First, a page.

I still kept it steady and was riding within myself. I joined up with a group including Tim Dickey, Chris Eatough, and Sven Neilson. We made our way up the 2nd steep singletrack climb. I was chugging right along, then snap! The chain unraveled and fell to the ground. It really took the wind out of my sails. I almost felt like pulling the plug, but Chris Eatough gave me his powerlink and encouraged me to continue. Thanks Chris! It was a pretty quick fix, but by the time I had it fixed, over 50 racers had passed me. I got to work and did the best I could to work my way through the conga line up the rest of the singletrack climb.
The descent off the mountain was pretty rough, and with the sun in our eyes, it was hard to see the trail. I must have passed 10 guys fixing flats and what not. All the downhills on the course were really rough this year, and it was really taking its toll on me. I opted for the hardtail this time, but wishing I had the full sus. I wanted to push harder on the descents, but I felt paranoid about a bad crash, or another mechanical, so I just kept gingerly picking my way down the hills.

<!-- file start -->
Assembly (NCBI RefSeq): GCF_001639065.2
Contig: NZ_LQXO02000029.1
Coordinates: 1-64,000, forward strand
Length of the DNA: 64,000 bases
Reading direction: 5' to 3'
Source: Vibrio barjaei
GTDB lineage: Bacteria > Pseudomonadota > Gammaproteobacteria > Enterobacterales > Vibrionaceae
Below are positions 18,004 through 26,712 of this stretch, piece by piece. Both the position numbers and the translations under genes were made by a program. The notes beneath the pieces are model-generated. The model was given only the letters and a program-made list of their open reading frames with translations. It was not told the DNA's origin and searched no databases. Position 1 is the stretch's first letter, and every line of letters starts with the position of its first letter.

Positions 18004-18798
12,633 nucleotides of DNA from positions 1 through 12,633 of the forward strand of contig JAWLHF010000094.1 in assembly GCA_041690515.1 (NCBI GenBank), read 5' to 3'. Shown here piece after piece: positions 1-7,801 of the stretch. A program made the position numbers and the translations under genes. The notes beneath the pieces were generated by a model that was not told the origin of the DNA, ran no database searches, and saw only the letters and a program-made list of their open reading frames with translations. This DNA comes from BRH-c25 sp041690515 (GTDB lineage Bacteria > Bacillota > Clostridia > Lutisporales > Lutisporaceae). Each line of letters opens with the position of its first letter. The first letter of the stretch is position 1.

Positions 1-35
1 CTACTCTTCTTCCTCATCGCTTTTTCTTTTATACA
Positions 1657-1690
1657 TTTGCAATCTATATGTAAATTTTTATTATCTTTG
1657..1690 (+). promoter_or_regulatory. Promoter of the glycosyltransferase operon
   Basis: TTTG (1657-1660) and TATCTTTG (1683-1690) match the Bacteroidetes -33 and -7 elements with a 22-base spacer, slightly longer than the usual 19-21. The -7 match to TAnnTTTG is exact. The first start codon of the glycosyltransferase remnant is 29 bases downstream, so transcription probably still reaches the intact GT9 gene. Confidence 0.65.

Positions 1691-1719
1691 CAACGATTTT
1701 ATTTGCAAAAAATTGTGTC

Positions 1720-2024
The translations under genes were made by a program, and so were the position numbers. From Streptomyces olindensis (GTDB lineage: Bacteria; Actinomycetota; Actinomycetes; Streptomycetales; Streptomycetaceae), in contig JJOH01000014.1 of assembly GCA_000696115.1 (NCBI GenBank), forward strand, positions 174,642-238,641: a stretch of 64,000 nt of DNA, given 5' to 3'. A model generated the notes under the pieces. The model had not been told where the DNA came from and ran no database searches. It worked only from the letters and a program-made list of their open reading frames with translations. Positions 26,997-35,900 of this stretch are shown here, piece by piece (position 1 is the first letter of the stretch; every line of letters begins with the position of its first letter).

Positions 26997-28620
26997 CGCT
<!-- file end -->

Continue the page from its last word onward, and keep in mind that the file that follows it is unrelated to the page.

The rest of the race, I would sort of leap frog from one group to the next. I’d push hard on the roads and the climbs, and then take it easy on the descents to make sure my bike and I would finish. Before I knew it, I was sitting in 8th just as I crested the soul crusher climb at around mile 75. I’d continue to keep the tempo up the final climb and roll in for 8th overall. Not too shabby. Barring the chain issue, it was a good performance considering where I’m at in the season. I’m glad the 100 milers are over! One more and I’m not sure my body could take it. Making the drive home to Michigan after a 100 mile race and the podium presentation is a true test of metal to one’s ability to endure great pain and suffering. We didn’t get home till 6AM! Ouch! A 26hr day.